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World Health

#MentalHealthNow: depression and anxiety are on the rise

13 April Apr 2016 1508 13 April 2016
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When you’re sitting down at the dinner table tonight, look around. One in four of you will be affected by mental illness at some point in your life. Not only that, but the latest WHO statistics show that common mental disorders are increasing worldwide. Between 1990 and 2013, the number of people suffering from depression and/or anxiety increased by nearly 50%, from 416 million to 615 million.

Mental health is often low on the list of global health priorities. With far more pressing world health concerns like the Zika virus outbreak, or Ebola, mental health remains in the shadows of the global health agenda.

But the truth is that close to 10% of the world’s population is affected by mental health problems.

Not only that, but mental disorders account for 30% of the global non-fatal disease burden. With the current global conflict levels increasing, this is set to rise, as WHO estimates that, during emergencies, as many as 1 in 5 people are affected by depression and anxiety.

Not just a humanitarian argument

The need for greater investment in treatment for depression and anxiety is not just grounded in a humanitarian rationale. According to a new WHO-led study, every US$ 1 invested in scaling up treatment for depression and anxiety leads to a return of US$ 4 in better health and ability to work.

For the first time, both the health and economic benefits of investing in treatment of the most common forms of mental illness globally. The study, published today in “The Lancet Psychiatry”, provides a strong argument for greater investment in mental health services in countries of all income levels.

“We know that treatment of depression and anxiety makes good sense for health and wellbeing; this new study confirms that it makes sound economic sense too,” said Dr Margaret Chan, Director-General of WHO. “We must now find ways to make sure that access to mental health services becomes a reality for all men, women and children, wherever they live.”

However, current investment in mental health services is far lower than what is needed. According to WHO’s “Mental Health Atlas 2014” survey, governments spend on average 3% of their health budgets on mental health, ranging from less than 1% in low-income countries to 5% in high-income countries.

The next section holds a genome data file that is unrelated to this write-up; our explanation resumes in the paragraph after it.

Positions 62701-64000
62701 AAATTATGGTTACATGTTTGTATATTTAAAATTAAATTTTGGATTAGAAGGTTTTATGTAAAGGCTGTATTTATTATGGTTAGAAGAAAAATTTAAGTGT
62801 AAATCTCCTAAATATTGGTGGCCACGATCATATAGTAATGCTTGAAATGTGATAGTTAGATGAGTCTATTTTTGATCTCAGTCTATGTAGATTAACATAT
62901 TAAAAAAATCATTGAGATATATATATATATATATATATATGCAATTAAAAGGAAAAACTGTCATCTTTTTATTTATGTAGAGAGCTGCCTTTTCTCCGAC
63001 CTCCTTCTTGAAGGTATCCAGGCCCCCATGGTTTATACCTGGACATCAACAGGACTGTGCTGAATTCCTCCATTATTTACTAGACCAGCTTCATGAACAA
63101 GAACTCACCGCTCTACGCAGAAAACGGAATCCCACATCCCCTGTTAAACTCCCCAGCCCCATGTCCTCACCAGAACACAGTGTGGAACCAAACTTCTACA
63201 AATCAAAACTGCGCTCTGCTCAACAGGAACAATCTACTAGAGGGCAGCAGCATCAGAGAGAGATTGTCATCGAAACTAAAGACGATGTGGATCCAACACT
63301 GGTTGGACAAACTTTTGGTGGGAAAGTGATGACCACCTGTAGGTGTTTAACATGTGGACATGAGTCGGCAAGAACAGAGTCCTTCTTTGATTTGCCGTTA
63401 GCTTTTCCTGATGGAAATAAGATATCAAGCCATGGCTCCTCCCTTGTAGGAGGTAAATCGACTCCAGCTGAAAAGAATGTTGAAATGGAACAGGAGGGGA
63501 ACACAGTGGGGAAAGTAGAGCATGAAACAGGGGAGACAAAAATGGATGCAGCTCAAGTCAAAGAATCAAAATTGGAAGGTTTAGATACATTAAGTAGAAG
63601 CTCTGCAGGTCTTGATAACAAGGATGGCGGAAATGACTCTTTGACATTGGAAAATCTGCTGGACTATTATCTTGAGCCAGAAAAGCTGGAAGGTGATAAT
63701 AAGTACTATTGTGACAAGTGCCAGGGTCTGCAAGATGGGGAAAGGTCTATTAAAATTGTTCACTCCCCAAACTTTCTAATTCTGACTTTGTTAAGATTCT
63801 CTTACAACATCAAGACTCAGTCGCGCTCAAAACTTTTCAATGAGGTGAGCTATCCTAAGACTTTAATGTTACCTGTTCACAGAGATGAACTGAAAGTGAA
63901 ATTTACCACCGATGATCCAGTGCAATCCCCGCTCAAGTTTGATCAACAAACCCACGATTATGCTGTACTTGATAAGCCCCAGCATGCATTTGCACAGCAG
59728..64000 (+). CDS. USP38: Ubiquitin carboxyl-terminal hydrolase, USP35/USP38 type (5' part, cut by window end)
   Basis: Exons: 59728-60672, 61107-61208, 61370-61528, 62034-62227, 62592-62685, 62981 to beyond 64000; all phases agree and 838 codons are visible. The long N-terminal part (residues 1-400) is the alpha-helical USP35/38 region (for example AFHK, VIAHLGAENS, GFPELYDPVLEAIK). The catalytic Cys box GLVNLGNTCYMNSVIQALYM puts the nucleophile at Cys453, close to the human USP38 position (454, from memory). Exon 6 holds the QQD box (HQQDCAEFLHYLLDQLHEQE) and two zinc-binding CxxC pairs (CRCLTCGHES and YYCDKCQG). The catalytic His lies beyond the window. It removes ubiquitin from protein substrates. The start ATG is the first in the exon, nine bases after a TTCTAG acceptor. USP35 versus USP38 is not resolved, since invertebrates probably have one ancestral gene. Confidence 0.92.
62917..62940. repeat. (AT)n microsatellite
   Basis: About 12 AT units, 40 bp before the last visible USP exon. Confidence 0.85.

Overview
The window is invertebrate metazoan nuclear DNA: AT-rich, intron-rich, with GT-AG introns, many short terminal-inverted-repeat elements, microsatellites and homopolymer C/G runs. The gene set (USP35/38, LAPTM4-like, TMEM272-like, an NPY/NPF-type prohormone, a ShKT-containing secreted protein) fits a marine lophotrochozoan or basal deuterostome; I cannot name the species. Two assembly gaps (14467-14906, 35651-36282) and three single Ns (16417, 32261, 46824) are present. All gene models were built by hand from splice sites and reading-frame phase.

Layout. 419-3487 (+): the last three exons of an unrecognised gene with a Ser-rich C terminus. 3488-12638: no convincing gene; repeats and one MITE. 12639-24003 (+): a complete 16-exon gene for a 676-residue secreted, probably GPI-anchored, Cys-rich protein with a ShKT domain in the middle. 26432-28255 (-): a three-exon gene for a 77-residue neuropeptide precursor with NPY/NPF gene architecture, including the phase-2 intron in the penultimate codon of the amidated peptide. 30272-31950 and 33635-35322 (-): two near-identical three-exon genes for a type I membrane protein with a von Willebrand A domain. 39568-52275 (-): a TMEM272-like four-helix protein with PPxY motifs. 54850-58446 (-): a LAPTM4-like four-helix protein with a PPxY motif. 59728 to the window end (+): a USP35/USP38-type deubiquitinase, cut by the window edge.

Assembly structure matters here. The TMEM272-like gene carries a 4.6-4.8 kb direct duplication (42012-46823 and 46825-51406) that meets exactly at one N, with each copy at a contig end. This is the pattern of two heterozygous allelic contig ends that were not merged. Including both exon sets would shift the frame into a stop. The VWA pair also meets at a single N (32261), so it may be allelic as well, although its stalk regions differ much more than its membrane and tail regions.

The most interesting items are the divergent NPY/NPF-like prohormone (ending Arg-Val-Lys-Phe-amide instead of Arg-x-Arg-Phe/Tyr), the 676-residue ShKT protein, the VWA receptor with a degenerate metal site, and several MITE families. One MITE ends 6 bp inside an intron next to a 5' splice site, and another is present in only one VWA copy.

“Despite hundreds of millions of people around the world living with mental disorders, mental health has remained in the shadows,” said Jim Yong Kim, President of the World Bank Group. “This is not just a public health issue — it’s a development issue. We need to act now because the lost productivity is something the global economy simply cannot afford

Mental health needs to be a global humanitarian and development priority — and a priority in every country. We need to provide treatment, now, to those who need it most, and in the communities where they live. Until we do, mental illness will continue to eclipse the potential of people and economies.

Arthur Kleinman, Professor of Medical Anthropology and Psychiatry at Harvard University and an expert on global mental health

Mental health organizations such as BasicNeeds which works with people suffering from mental and neurological illnesses in rural and urban areas in Africa and Asia, and the World Dignity Project are just some of the long list of NGOs dedicated to working with those affected by mental health issues. However NGOs do not have the resources enough to tackle the growing problem: change needs to be enacted at a higher level.

Out of the Shadows: Making Mental Health a Global Development Priority is a series of events, being co-hosted by the World Bank and WHO on 13-14 April, and is bringing ministers of finance, development agencies, academic experts and practitioners together to discuss how to put mental health at the centre of the health and development agenda globally and in countries. The event aims to kick-start an increase in investments in mental health: investments by governments, development agencies and civil society.

We know that treatment of depression and anxiety makes good sense for health and wellbeing; this new study confirms that it makes sound economic sense too

Dr Margaret Chan, Director-General of WHO

During the events, countries which have been successful in scaling up mental health care will present the challenges they faced and how they were overcome.

For example, Brazil has developed a psychosocial care network. Ethiopia is rapidly scaling-up training and provision of mental health care across the country, and South Africa has treatment already forming an integral component of its re-engineered primary health care system.

Scaling up mental health services will also contribute to achievement of 1 of the targets of the Sustainable Development Goals, which is to reduce by one third premature mortality from noncommunicable diseases through prevention and treatment and promote mental health and well-being.

To learn more about what life is like for the 615 million people worldwide living with depression, click the video below:

Photo credits: Flikr/Alachua County

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